The annual snow tire debate

Insurance agent explains your responsibilities around winter tires.

Does your insurance cover you if you don't have snow tires?

With the first signs of winter definitely in the air, it’s time for the great fall debate —should I purchase snow tires or not? Should I try to get another year out of my tires or should I get new ones?

And then there’s that sign on the way out of town, ‘Use Winter Tires or Carry Chains Beyond This Point’.   A common  question is — does this mean you have to use snow tires? And if you don’t, will your insurance cover you if there’s an accident? The answer to both questions is yes and no.

Snow tires are not mandatory in B.C. according to the RCMP, but you could be ticketed, or sent back home, for not having them  in any of the zones across the province with signs like the one above.

And, if there is an incident and the police decide it was caused by improper tires, you could be ticketed.

The larger issue is insurance. The Bulletin asked local insurance agent David Bellm to provide some clarity on insurance coverage and snow tires.

Winter tires are not mandatory, Bellm says, but ICBC recommends their use in snowy conditions, particularly if you live in an area where you would normally expect a lot of snow.

IF you don’t have snow tires on your car, you are not ineligible to file a claim if you have an accident in one of these zones where the signs say you must use snow tires. Nor will you automatically be assumed at fault for a crash if you don’t have winter tires.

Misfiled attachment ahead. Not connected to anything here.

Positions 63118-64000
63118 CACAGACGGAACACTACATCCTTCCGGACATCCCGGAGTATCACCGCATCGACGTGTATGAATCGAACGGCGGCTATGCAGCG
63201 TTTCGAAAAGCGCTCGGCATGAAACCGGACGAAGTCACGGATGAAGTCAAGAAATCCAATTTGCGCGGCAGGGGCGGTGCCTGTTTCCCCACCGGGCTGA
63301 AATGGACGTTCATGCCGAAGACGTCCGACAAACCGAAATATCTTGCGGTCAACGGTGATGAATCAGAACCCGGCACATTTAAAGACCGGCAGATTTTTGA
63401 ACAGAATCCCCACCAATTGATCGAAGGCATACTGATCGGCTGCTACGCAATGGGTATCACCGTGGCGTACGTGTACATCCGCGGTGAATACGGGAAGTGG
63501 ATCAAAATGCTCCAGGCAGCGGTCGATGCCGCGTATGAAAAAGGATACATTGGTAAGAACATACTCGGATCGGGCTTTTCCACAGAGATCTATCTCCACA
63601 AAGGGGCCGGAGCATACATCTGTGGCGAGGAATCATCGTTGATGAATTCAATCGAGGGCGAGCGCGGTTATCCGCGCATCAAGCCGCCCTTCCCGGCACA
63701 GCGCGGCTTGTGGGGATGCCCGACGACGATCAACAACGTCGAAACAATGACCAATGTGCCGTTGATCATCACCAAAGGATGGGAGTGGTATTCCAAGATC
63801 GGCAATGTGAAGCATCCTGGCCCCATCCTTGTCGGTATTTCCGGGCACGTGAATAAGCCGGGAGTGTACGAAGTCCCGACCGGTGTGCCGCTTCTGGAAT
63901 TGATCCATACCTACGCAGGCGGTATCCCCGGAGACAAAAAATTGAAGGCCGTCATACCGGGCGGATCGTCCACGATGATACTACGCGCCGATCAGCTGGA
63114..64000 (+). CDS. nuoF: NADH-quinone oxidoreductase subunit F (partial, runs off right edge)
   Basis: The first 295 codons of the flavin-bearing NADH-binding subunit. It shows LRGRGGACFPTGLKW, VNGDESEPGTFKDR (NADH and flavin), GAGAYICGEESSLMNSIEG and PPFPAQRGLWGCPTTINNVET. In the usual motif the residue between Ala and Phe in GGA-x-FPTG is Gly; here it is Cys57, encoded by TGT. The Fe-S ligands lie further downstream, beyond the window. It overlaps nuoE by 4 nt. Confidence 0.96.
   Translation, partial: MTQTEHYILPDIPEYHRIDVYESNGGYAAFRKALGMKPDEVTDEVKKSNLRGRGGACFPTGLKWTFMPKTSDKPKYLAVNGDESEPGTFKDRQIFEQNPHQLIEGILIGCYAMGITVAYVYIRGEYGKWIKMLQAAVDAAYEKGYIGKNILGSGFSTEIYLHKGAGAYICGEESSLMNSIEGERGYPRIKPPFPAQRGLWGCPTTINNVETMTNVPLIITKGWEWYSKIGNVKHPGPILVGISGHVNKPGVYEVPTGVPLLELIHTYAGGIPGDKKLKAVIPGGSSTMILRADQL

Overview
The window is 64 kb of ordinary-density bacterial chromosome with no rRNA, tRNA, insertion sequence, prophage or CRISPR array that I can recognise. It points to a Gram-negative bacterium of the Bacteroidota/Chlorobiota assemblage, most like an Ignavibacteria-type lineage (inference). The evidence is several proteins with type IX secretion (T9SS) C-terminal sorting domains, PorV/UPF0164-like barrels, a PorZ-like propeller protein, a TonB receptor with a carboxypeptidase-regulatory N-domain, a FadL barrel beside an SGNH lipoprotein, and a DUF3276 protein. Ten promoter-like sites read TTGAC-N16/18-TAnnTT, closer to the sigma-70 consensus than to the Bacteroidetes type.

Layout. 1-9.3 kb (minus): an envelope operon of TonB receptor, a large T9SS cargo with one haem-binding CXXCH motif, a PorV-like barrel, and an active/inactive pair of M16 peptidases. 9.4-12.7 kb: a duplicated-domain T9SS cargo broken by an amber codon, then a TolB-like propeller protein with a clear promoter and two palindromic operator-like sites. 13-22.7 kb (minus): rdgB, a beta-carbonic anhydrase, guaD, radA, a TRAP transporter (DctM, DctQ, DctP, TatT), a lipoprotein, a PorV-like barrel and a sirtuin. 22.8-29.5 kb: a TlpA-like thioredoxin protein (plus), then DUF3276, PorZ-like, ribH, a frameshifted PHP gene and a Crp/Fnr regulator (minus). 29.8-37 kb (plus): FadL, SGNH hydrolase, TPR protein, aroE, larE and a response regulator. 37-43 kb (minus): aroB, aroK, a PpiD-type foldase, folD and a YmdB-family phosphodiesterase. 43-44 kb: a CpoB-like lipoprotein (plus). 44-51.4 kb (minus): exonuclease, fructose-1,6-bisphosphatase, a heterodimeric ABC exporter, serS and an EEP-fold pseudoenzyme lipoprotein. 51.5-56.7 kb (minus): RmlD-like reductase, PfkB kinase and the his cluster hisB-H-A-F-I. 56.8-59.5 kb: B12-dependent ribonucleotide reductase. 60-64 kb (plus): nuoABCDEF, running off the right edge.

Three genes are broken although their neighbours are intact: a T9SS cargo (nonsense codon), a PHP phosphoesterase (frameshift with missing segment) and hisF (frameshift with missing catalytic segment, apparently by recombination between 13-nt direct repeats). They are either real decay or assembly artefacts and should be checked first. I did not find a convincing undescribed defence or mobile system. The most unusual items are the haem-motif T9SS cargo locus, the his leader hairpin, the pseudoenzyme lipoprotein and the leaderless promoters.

But there’s a catch. Drivers are always responsible for ensuring their vehicles are properly equipped for road conditions, just like ensuring your wipers and headlamps are working well on dark and rainy nights. If you get in a crash where winter tires could have helped, it may be a deciding factor in determining whether or how much you are at-fault.

ICBC advises that winter tires are particularly recommended in areas of B.C. that experience substantial snowfall because they deliver better snow and ice performance. The tread designs on winter tires provide much better traction for driving in winter road conditions. Please visit icbc.com for more information and tips on buying winter tires and driving in poor conditions.

Winter tires alone are not enough – drivers need to make smart driving decisions and adjust their driving to the road conditions. In winter weather, drivers should allow more time for travelling and most importantly, slow down and keep your distance from other vehicles so you can see more of the road.